There is a vital question that God asks in Isaiah 1:12. The people in Isaiah’s day were very religious with much religious activity going on – their sacrifices, their trampling God’s courts, their offering incense and keeping new moons, their convocations, and spreading out their hands to heaven. The Lord God looks at all this and he says, “Who has asked this of you?”. God views with actual scorn all this religious activity. He says, “Who hath required this of you? Have I asked you to do all these things when you come into my presence? Have I told you, ‘Now be sure that you act in these ways’?” The people had failed to ask what was God’s will for them when they gathered in his Name.

What is God’s will for our worship? The Lord Jesus has instituted two sacraments – baptism and the Lord’s Supper. Just two. He has asked of us: “Make disciples of all nations and baptize them in the Name of the Father and of the Son and of the Holy Ghost,” and there are many records of disciples being baptized in the book of Acts. Christ himself has also given us the Lord’s Supper, and said, “Do this in remembrance of Me” and “Do it until I come”, not “sacrifice this” but “do this.” “On the first day of the week we came together to break bread” (Acts 20:7). So two sacraments alone were instituted by the Son of God. Let us make sure that both sacraments are in our congregations, and no more.

There are four marks of a church in Acts 2:42: “They devoted themselves to the apostles’ teaching and to the fellowship, to the breaking of bread and to prayer.” Prayer is clearly given considerable significance by the apostles: “I urge, then, first of all, that requests, prayers, intercessions and thanksgiving be made for everyone … I want men everywhere to lift up holy hands in prayer” (I Tim. 2:1 & 8). Then Paul also says, “Preach the Word” (2 Tim.4:2). As the congregation hears the Word of God being opened up and applied to them then as one minute follows the next they are convicted of sin and repenting, thanking God for his mercies, vowing to give God better obedience, receiving new insight and expressing their gratitude for that, hearing of the sinner’s plight and praying in their hearts for some they know to be lost. So the preaching of the Word is the actual climax of worship. In the Acts of the Apostles you will see that particular emphasis is laid on sermons and on teaching of the Word of God.

Then, to “speak to one another with psalms, hymns and spiritual songs. Sing and make music in your heart to the Lord” is mentioned (Ephs.5:19). There is indeed one occasion when Christians actually singing is recorded in the book of Acts. It was in the prison at Philippi where Paul and Silas were in the stocks (Acts 16:25). There is that single example of Christian praise; we cannot say there is much emphasis in the New Testament on music. But it is not ignored. Then, those are the elements of Biblical worship that God has asked from us in Scripture; in presenting that response to God we know we are giving Biblical worship to God and pleasing him.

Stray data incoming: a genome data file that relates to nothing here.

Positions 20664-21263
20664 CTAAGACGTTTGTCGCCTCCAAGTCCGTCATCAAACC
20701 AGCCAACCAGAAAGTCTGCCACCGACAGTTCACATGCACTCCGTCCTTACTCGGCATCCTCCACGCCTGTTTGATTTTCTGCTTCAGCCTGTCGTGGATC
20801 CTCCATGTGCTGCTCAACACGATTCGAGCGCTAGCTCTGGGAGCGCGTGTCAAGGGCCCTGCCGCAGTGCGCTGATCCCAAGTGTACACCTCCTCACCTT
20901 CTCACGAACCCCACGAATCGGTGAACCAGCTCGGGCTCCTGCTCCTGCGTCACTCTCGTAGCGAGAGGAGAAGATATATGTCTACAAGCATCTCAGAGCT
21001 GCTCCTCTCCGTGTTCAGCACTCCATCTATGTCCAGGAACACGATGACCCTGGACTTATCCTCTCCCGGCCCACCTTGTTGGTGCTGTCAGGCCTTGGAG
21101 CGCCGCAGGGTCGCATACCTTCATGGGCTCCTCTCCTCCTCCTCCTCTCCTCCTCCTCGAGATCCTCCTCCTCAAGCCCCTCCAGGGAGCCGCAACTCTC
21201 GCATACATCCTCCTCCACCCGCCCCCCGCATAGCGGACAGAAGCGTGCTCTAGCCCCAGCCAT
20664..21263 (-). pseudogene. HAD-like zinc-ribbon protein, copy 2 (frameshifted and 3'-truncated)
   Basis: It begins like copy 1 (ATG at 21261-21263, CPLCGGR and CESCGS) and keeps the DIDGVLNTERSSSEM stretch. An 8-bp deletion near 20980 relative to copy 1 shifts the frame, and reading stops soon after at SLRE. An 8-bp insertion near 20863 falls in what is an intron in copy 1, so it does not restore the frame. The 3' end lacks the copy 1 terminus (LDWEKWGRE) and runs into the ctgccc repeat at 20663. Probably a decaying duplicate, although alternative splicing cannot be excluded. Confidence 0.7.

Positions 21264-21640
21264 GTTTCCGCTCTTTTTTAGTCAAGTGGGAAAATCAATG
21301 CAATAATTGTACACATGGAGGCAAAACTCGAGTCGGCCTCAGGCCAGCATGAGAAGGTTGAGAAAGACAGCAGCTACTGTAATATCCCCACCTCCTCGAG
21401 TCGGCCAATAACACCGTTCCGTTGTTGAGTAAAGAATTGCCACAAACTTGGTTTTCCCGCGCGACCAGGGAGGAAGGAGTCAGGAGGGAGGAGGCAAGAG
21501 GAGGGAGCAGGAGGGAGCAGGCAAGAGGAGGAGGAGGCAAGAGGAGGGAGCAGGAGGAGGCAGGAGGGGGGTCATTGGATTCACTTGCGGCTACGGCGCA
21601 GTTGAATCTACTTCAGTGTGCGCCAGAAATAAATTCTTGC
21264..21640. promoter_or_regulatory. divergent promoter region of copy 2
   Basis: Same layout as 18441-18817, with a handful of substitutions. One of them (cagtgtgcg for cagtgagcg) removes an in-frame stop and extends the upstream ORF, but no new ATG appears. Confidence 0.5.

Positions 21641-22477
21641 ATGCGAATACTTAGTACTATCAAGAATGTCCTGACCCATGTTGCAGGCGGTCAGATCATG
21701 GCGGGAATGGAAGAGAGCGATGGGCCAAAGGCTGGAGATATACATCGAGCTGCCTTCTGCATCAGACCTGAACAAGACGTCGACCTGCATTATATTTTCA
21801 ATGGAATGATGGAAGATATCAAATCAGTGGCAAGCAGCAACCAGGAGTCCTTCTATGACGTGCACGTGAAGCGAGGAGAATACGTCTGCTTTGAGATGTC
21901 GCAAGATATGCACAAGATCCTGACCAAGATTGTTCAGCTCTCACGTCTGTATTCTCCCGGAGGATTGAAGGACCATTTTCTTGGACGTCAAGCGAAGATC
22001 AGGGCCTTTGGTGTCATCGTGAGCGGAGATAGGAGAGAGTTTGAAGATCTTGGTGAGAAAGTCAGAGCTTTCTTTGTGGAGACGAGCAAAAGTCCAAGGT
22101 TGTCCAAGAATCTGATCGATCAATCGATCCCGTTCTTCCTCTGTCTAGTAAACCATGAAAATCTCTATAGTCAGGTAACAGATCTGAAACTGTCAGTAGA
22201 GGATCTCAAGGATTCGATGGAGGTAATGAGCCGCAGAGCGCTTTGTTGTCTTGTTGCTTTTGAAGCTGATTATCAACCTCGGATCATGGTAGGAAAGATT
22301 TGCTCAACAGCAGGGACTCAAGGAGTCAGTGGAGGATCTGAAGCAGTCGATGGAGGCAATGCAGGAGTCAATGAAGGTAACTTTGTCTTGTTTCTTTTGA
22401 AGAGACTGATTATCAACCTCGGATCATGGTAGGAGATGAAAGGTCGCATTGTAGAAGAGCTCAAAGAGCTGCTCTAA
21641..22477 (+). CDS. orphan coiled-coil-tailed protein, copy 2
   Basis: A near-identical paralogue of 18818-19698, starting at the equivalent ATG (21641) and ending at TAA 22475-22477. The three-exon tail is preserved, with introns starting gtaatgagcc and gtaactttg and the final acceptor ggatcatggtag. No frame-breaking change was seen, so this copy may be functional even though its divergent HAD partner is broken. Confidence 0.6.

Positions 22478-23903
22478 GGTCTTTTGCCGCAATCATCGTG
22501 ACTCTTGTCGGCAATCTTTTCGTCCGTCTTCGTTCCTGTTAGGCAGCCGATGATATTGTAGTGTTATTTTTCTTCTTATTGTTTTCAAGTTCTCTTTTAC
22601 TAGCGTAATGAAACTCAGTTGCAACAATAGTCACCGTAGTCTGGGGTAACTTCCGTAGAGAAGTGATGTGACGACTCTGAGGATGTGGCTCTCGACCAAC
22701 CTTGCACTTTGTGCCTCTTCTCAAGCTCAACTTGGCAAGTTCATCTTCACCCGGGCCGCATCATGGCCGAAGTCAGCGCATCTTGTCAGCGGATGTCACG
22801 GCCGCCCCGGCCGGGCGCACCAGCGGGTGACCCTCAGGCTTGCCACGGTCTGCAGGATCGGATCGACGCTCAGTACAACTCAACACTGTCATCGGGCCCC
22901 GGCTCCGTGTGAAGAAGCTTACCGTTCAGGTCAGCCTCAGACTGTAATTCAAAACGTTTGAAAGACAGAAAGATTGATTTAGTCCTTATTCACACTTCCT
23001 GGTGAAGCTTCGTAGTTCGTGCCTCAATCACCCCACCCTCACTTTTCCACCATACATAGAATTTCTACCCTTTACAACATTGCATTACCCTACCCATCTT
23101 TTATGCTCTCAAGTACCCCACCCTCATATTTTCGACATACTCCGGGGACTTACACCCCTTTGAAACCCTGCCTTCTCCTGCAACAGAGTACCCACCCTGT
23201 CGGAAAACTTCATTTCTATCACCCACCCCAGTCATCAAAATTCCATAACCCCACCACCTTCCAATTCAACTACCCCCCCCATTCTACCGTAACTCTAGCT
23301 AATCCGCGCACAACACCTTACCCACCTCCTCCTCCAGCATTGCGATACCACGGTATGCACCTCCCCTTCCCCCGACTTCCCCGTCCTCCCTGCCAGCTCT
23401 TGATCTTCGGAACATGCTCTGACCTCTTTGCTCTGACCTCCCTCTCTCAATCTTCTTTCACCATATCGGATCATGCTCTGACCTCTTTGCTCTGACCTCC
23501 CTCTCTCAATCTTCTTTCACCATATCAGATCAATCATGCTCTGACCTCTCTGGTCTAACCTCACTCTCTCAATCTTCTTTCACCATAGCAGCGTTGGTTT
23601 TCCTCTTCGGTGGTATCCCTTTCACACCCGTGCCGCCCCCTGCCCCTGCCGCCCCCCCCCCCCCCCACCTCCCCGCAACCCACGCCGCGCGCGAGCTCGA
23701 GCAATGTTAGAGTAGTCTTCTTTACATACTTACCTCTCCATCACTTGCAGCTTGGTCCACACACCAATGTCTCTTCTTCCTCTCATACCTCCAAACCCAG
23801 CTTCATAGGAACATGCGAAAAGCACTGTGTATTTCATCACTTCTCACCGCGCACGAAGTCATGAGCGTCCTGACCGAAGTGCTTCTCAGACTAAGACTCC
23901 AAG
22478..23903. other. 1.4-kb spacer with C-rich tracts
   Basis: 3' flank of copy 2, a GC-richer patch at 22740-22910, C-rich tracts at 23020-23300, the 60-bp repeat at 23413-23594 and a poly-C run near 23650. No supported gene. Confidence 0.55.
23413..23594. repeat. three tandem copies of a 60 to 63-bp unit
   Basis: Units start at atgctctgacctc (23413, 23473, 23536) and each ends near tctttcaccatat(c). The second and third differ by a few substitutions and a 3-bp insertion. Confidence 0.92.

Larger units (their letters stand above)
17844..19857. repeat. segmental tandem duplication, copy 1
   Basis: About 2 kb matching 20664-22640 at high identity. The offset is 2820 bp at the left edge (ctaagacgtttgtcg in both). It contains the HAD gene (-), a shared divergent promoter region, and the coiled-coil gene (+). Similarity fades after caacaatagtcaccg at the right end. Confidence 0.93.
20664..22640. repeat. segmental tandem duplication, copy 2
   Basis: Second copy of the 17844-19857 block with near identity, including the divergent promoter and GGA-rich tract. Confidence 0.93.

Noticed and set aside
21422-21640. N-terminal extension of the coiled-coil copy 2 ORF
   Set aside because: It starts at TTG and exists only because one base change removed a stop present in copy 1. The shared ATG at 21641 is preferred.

So the Bible controls my theology; it controls my behaviour; it controls my worship.

Fourthly – The Scriptures are authoritative for fellowship.

The great Pentecost event concludes with the description of the young New testament Church and its love for one another. How could it assimilate 3,000 men into the 500 that were there when the Holy Spirit came upon them? We are told that those thousands devoted themselves to the apostles’ teaching and fellowship (Acts 2:42). You see the picture? Outside the city wall of Jerusalem there are 300 men sitting and they are listening to Andrew and he is telling them about the life of Christ, his deeds and their meaning. It is like a seminar group, and the people are full of questions, “Why did Jesus say that? What did he mean by doing that?” They are growing together in understanding what the apostle is telling them. But there are sceptics on the fringes of the crowd and they are arguing with Andrew. They don’t accept his interpretation of the life of Jesus and are rejecting his teaching. Andrew is patient and kindly with them but they are stubborn rejecting the apostle’s witness to the person and deeds of Jesus of Nazareth. Then the fellowship with those men dies. There is no way that it can continue if the apostles’ doctrine is rejected. Fellowship in unity depends upon fellowship in truth. The Bible sets out the parameters of Christian fellowship.